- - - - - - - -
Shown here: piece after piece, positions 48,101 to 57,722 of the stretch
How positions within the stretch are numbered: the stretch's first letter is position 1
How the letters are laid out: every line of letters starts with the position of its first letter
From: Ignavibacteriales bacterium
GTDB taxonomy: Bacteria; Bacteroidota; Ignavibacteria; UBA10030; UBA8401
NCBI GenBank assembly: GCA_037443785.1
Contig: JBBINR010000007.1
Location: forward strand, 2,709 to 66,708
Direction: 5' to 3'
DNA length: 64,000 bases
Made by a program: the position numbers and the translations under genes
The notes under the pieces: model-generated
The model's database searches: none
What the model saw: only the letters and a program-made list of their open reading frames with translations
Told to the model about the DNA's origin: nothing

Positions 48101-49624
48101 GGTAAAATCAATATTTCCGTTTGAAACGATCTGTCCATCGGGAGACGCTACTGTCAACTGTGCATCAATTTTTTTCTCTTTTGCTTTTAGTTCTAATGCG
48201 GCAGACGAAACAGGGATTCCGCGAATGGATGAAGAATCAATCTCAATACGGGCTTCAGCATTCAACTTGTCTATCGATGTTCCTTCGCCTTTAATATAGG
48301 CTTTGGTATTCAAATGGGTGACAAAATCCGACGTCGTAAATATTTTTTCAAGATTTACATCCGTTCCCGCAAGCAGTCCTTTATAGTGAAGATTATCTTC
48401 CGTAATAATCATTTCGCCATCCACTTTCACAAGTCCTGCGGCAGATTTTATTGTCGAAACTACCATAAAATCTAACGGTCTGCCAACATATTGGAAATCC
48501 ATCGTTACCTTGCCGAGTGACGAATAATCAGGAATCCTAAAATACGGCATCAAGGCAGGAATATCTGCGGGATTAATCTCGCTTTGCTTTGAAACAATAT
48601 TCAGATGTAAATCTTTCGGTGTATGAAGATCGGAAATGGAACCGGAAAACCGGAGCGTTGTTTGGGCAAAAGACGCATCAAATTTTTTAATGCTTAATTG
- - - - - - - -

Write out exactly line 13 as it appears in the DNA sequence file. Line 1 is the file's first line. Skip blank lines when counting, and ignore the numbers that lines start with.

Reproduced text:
The model's database searches: none